KubeRay memory and scalability benchmark#


benchmark architecture

This architecture is not a good practice, but it can fulfill the current requirements.


Clone the KubeRay repository and checkout the master branch. This tutorial requires several files in the repository.

Step 1: Create a new Kubernetes cluster#

Create a GKE cluster with autoscaling enabled. The following command creates a Kubernetes cluster named kuberay-benchmark-cluster on Google GKE. The cluster can scale up to 16 nodes, and each node of type e2-highcpu-16 has 16 CPUs and 16 GB of memory. The following experiments may create up to ~150 Pods in the Kubernetes cluster, and each Ray Pod requires 1 CPU and 1 GB of memory.

gcloud container clusters create kuberay-benchmark-cluster \
    --num-nodes=1 --min-nodes 0 --max-nodes 16 --enable-autoscaling \
    --zone=us-west1-b --machine-type e2-highcpu-16

Step 2: Install Prometheus and Grafana#

# Path: kuberay/

Follow “Step 2: Install Kubernetes Prometheus Stack via Helm chart” in prometheus-grafana.md to install the kube-prometheus-stack v48.2.1 chart and related custom resources.

Step 3: Install a KubeRay operator#

Follow this document to install the latest stable KubeRay operator via Helm repository.

Step 4: Run experiments#

  • Step 4.1: Make sure the kubectl CLI can connect to your GKE cluster. If not, run gcloud auth login.

  • Step 4.2: Run an experiment.

    # You can modify `memory_benchmark_utils` to run the experiment you want to run.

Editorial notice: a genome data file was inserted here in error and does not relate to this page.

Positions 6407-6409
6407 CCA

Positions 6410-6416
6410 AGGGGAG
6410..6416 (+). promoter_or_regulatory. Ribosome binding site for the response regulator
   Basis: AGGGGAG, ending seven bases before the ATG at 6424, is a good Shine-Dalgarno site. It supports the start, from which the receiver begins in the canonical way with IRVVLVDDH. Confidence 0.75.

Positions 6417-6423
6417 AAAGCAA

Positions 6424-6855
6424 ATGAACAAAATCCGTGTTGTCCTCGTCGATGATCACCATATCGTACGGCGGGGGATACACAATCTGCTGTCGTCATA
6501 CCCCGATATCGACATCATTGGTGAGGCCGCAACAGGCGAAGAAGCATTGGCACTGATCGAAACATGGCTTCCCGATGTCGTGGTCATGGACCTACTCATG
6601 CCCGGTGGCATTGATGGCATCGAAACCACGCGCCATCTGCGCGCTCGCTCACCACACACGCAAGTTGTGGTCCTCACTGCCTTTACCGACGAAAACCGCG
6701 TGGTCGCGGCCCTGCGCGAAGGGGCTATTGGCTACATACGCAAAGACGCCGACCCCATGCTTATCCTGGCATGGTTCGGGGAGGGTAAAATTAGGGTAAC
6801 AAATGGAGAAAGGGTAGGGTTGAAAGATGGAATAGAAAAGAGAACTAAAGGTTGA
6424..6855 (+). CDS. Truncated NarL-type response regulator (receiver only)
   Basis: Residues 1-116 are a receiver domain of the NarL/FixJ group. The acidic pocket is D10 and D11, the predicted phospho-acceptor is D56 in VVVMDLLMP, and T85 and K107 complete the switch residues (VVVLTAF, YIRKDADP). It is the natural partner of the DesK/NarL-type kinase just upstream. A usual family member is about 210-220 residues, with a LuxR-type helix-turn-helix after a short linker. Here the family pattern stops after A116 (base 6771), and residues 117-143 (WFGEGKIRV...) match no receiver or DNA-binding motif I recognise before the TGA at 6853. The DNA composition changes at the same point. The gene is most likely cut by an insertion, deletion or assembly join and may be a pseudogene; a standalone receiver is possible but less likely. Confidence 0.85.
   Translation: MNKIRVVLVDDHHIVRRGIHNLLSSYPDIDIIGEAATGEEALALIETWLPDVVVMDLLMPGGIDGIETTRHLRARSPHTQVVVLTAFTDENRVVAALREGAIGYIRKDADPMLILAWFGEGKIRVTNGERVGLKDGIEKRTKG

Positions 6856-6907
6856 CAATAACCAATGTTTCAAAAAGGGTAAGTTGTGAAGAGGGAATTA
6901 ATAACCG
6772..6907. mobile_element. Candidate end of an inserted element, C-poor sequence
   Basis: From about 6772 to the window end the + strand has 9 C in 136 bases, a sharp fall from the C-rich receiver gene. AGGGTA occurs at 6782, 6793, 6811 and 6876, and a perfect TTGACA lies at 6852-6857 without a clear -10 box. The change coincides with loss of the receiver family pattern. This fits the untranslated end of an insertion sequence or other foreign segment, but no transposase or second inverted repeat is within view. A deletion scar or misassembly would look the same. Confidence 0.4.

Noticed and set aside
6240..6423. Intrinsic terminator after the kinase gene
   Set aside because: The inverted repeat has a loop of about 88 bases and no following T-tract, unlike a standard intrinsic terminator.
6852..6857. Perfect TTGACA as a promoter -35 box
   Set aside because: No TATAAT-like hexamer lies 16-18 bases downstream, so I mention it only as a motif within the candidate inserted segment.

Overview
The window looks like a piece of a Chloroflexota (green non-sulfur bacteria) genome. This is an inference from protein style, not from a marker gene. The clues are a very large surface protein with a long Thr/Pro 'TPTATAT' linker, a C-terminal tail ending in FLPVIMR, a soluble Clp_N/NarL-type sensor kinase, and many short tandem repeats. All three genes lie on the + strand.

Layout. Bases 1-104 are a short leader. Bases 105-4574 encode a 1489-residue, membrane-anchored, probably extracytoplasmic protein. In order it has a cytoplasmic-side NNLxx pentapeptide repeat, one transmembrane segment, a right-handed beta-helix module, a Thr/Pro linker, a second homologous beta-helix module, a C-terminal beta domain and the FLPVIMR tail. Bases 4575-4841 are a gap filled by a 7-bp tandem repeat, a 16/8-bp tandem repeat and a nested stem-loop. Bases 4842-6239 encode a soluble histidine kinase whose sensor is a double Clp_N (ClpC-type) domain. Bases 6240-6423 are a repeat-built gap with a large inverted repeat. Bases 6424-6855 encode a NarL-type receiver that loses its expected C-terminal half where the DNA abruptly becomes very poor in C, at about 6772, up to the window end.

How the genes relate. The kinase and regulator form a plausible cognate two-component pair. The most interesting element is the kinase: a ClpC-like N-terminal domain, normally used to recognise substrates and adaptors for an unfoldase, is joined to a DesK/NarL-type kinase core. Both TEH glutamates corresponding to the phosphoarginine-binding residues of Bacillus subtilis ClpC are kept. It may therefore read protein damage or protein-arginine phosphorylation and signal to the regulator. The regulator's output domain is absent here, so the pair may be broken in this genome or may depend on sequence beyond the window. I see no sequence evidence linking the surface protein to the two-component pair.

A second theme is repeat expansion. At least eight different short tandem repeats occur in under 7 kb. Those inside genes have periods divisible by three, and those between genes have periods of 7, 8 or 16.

# (path: benchmark/memory_benchmark/scripts)
    python3 memory_benchmark_utils.py | tee benchmark_log
  • Step 4.3: Follow prometheus-grafana.md to access Grafana’s dashboard.

    • Sign into the Grafana dashboard.

    • Click on “Dashboards”.

    • Select “Kubernetes / Compute Resources / Pod”.

    • Locate the “Memory Usage” panel for the KubeRay operator Pod.

    • Select the time range, then click on “Inspect” followed by “Data” to download the memory usage data of the KubeRay operator Pod.

  • Step 4.4: Delete all RayCluster custom resources.

    kubectl delete --all rayclusters.ray.io --namespace=default
  • Step 4.5: Repeat Step 4.2 to Step 4.4 for other experiments.


This benchmark is based on three benchmark experiments:

  • Experiment 1: Launch a RayCluster with 1 head and no workers. A new cluster is initiated every 20 seconds until there are a total of 150 RayCluster custom resources.

  • Experiment 2: Create a Kubernetes cluster, with only 1 RayCluster. Add 5 new worker Pods to this RayCluster every 60 seconds until the total reaches 150 Pods.

  • Experiment 3: Create a 5-node (1 head + 4 workers) RayCluster every 60 seconds up to 30 RayCluster custom resources.

Based on the survey for KubeRay users, the benchmark target is set at 150 Ray Pods to cover most use cases.

Experiment results (KubeRay v0.6.0)#

benchmark result

  • You can generate the above figure by running:

    # (path: benchmark/memory_benchmark/scripts)
    python3 experiment_figures.py
    # The output image `benchmark_result.png` will be stored in `scripts/`.
  • As shown in the figure, the memory usage of the KubeRay operator Pod is highly and positively correlated to the number of Pods in the Kubernetes cluster. In addition, the number of custom resources in the Kubernetes cluster does not have a significant impact on the memory usage.

  • Note that the x-axis “Number of Pods” is the number of Pods that are created rather than running. If the Kubernetes cluster does not have enough computing resources, the GKE Autopilot adds a new Kubernetes node into the cluster. This process may take a few minutes, so some Pods may be pending in the process. This lag may can explain why the memory usage is somewhat throttled.